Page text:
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Moondog was the pseudonym of Louis Thomas Hardin (May 26, 1916 – September 8, 1999), a blind American composer, musician, cosmologist, poet, and inventor of several musical instruments. Although these achievements would have been considered extraordinary for any blind person, Moondog further removed himself from society through his decision to make his home on the streets of New York for approximately twenty of the thirty years he spent in the city. The public began to appreciate the extent of Moondog's talents only in the final decades of Moondog's life, primarily because of his stubborn refusal to wear anything other than his own home-made clothes, all based on his own interpretation of the Norse god Thor. He was known for much of his life as "The Viking of 6th Avenue".

Early life

Born in to an Episcopalian family in Marysville, Kansasmarker, the young Louis Hardin started playing a set of drums that he made himself from a cardboard box at the age of five. His family relocated to Wyoming, opening a trading post at Fort Bridgermarker and Hardin attended school in a couple of small towns. At one point Hardin's father took him to an Arapaho Sun Dance where he sat on the lap of Chief Yellow Calf and played a tomtom made from buffalo skin. It was this exposure to Native American instruments and rhythms that would shape his music.

Hardin played drums in Hurley High Schoolmarker before losing his sight in a farm accident at the age of 16. After learning the principles of music in several schools for blind young men across middle America, he taught himself the skills of ear training and composition. Principally self-taught, he studied with Burnet Tuthill and at the Iowa School for the Blind.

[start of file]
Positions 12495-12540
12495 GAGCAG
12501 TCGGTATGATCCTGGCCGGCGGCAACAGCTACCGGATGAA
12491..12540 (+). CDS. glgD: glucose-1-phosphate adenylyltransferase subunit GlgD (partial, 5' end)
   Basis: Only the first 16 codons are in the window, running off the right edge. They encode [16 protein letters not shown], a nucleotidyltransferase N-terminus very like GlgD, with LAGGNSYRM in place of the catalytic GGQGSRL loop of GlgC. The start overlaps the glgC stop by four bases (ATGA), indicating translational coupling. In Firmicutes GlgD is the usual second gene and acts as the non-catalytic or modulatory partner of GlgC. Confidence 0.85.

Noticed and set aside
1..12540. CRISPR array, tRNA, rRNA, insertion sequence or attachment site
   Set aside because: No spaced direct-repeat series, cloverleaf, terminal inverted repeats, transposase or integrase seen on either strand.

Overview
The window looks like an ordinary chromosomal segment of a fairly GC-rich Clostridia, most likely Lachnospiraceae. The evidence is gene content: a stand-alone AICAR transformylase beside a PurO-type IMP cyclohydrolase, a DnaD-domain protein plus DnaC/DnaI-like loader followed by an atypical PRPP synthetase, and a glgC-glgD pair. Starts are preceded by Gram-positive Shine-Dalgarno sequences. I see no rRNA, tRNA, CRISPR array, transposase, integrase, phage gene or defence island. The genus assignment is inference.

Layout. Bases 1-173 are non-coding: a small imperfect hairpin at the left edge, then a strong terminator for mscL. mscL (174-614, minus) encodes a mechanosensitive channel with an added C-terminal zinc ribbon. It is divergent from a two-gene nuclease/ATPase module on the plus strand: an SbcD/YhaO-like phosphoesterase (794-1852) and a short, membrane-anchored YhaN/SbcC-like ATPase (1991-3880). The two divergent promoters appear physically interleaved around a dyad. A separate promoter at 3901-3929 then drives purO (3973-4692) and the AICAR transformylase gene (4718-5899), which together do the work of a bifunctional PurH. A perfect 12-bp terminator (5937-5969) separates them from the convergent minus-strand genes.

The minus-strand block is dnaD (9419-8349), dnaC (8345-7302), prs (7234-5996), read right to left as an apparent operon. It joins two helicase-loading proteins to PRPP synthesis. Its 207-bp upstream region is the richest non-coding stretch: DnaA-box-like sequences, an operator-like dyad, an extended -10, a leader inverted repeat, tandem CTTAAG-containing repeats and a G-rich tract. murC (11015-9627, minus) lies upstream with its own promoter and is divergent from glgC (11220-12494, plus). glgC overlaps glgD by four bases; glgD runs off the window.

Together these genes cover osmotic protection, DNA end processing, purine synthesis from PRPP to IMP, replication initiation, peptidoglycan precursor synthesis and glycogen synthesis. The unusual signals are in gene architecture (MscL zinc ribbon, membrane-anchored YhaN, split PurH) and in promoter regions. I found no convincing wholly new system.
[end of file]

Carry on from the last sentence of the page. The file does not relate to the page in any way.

Hardin moved to Batesville, Arkansasmarker. where he lived until 1942 when he got a scholarship to study in Memphis, though the majority of his musical training was self-taught by ear with some theory derived from books in braille. Hardin moved to New York in 1943 where he met noted classical music luminaries such as Leonard Bernstein and Toscanini, as well as legendary jazz performer-composers like Charlie Parker and Benny Goodman whose upbeat tempos and often humorous compositions would influence Hardin's work.

New York City

From the late 1940s until 1974, Moondog lived as a street musician and poet in New York City, busking mostly on 53rd Street and 6th Avenue in Manhattanmarker. In addition to his music and poetry, he was also known for the distinctive fancy "Viking" garb that he wore, which included a horned helmet. He partially supported himself by selling copies of his poetry and his musical philosophy. Because of his street post's proximity to the famed 52nd Street nightclub strip, he was well-known to many jazz musicians and fans.

In 1947 Hardin adopted the pen name "Moondog" in honor of a dog "who used to howl at the moon more than any dog I knew of." In 1949 he traveled to a Blackfoot Sun Dance in Idahomarker where he performed on percussion and flute, returning to the Native American music he first came in contact with as a child. It was this Native music, along with contemporary jazz and classical, mixed with the ambient sounds from his environment (city traffic, ocean waves, babies crying, etc.) that created the foundation of Moondog's music.